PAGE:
Overview of Program Evaluation Webinar

December 22, 2015 - Kathryn Colasanti, Courtney Pinard, Sue Ann Savas, Amanda Edmonds

This webinar provides an overview of program evaluation. The training covers a common definition of program evaluation, steps in the process, evaluation questions, evaluation types and feasible methods to consider. The training also offers insights into real world experience with program evaluation and tips for making evaluation practical in small, non-profit settings.

Webinar authors

Overview of Program Evaluation Webinar Slides

Webinar Transcript:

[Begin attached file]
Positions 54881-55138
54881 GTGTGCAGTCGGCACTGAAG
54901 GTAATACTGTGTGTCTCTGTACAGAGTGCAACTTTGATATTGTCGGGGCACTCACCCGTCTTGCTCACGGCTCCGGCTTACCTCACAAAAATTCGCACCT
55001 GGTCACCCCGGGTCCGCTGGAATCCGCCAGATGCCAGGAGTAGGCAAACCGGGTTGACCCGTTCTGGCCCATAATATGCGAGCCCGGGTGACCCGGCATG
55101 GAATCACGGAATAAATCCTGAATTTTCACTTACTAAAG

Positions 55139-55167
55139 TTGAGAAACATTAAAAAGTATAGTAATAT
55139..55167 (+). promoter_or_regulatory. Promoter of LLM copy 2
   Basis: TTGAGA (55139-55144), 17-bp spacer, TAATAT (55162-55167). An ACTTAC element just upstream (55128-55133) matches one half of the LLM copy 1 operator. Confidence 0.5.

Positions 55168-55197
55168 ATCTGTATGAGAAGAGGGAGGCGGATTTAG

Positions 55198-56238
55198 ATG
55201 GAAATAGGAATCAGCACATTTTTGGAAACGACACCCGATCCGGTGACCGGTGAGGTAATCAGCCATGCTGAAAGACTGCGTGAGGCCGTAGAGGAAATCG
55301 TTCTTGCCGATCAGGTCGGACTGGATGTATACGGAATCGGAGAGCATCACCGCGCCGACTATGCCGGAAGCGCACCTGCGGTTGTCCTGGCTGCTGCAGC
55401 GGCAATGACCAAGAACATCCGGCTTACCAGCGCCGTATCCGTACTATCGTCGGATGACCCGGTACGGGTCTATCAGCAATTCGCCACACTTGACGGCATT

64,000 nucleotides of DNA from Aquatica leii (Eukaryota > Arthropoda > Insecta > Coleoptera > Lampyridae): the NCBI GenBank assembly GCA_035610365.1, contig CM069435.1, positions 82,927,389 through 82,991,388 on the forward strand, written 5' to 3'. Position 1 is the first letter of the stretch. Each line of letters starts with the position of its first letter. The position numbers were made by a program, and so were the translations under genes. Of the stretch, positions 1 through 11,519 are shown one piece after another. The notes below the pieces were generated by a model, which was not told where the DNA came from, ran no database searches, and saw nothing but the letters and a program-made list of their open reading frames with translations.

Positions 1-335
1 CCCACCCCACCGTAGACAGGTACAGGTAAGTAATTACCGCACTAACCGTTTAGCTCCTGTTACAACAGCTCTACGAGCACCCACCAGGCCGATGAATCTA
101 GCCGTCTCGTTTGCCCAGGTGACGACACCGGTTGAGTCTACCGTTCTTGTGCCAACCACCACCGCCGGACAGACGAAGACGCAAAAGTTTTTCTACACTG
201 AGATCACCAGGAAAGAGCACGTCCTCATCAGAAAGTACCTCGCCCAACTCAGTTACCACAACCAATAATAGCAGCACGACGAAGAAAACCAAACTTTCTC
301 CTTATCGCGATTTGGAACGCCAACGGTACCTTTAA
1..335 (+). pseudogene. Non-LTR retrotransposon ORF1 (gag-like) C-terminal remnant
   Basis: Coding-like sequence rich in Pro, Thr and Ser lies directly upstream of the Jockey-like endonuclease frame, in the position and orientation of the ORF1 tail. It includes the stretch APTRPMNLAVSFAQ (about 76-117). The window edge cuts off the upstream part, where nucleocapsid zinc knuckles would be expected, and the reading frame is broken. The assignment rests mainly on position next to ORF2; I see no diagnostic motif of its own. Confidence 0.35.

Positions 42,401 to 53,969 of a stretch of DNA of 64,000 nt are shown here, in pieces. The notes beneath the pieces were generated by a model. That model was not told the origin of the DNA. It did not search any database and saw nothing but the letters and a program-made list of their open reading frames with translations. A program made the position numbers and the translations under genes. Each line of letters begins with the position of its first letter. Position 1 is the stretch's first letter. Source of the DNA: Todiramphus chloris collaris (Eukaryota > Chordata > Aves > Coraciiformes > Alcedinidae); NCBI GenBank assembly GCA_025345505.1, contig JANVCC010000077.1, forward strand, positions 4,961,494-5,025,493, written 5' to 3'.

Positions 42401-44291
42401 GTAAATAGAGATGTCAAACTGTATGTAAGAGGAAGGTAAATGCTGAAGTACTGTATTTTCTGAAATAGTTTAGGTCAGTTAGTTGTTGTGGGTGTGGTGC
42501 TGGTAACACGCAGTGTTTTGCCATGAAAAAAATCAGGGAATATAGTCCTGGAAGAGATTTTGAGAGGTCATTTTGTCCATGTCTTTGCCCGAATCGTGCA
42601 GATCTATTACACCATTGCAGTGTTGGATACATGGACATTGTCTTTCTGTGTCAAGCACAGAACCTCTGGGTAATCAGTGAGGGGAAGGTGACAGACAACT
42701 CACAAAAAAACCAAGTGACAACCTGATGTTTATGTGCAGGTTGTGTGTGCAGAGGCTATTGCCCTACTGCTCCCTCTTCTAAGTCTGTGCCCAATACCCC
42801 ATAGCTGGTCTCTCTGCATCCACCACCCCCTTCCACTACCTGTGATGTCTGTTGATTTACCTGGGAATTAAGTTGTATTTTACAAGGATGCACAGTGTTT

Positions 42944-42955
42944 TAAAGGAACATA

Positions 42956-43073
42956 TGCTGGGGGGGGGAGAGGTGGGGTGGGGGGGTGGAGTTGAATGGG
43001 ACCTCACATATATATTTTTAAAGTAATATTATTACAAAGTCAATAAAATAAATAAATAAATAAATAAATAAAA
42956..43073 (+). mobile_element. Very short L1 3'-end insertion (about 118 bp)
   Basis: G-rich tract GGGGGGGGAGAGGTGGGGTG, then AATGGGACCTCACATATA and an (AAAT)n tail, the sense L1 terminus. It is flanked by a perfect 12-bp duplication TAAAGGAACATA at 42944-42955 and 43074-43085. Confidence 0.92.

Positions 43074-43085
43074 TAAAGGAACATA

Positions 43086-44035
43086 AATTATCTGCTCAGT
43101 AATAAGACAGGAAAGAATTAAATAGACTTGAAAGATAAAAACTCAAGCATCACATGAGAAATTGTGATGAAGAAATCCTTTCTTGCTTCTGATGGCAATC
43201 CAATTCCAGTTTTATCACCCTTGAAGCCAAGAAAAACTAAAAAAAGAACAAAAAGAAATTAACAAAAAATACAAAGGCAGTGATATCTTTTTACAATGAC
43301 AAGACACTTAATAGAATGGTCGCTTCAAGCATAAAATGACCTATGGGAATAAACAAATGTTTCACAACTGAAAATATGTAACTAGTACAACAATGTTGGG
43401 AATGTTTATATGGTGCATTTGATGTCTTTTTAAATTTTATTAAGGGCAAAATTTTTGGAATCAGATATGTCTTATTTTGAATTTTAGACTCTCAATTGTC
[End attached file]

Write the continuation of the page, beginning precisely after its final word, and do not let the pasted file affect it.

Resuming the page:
Kathryn Colasanti: Courtney is joining us from Omaha, Nebraska, and the rest of us are coming to you live from the Office of the [Inaudible] in Ypsilanti, Michigan, and we're showing control. So if we [inaudible], but thank you, everyone, for joining us today. My name's Kathryn Colasanti with the Center for Regional Food Systems at Michigan State University. Welcome to this webinar. [Inaudible] introduce the speakers in just a moment, but, first, I want to give a little bit of context for today's webinar. This is part of our Shared Measurement project, which is part of the larger framework of collected impact that we have been utilizing and thinking about good systems work in Michigan and how we all work together more strategically for stronger outcomes, and Shared Measurement is a way for us to align what data we're collecting, how we're collecting it in ways that will better measure progress towards the goals of the Michigan [inaudible] Charter and also allow us to hold ourselves accountable to, to our goals and to compare and aggregate data across organizations. And this training is in response to a need that was identified through the Shared Measurement interviews conducted by Courtney with the [inaudible] Center for Nutrition, the, the interviews with our stakeholders and partners. Many of you identified an interest and a desire for just greater understanding around data collection. So we are starting off with two trainings, this first one on evaluation and one coming up on research that will just provide a foundational understanding around data collection, and building on those next year we'll be developing more specific trainings around specific data collection tools in line with Share Measurement [Inaudible] areas. So stay tuned for more on those. And now I'd like to introduce today's speakers. First, [inaudible] have Courtney Pinard, who is a research scientist at the Graduate Swanson Center for Nutrition. She holds a special dean's appointment as assistant professor in department of health promotions, social, and behavioral health at the College of Public Health with the University of Nebraska Medical Center. She conducts research focusing on public health outcomes, of policies, programs, and practices that impact nutrition and diet, and her work has an overarching emphasis on measurement and evaluation, which has been a great asset to us in this, the Shared Measurement project. And Courtney has particular interest in [inaudible] food access and how regional food systems can strengthen community food security. Next we'll hear from Sue Ann Savas, who is a clinical assistant professor at University of Michigan School of Social Work and director of the Curtis Center program evaluation group. Sue Ann has her M.S.W., M.B.A. in economics from University of Michigan and for over twenty years has practiced as a program evaluator and training students in evaluation. She specializes in the areas of program design, [inaudible] modeling, evaluation planning, implementation evaluations, outcome measurement, and reporting for continuous quality improvement, and she's published numerous articles and book chapters on techniques for building evaluation capacity within organizations and coalitions. And she's also part of the evaluation team that we're working with on one of our current Kellogg Foundation grants. And our last speaker today is Amanda Edmonds. Many of you likely know Amanda as founder and director since 2003 of Growing Hope, which is dedicated to helping people grow and access healthy food. Amanda is also an alumna of the University of Michigan School of Natural Resources and Environment. She served as a policy leader, both as a [inaudible] appointee to Michigan [Inaudible] Policy Council, as vice chair of [Inaudible] Council, and in November, 2014 was elected mayor [inaudible]. And Amanda travels nationally as a speaker and trainer in community organizing, organized, organizational development, and community food systems, and has also contributed her experience and expertise to the advisory committee for the Shared Measurement project. So with that, I'm going to turn it over to Courtney to talk a little bit more about the Shared Measurement Process.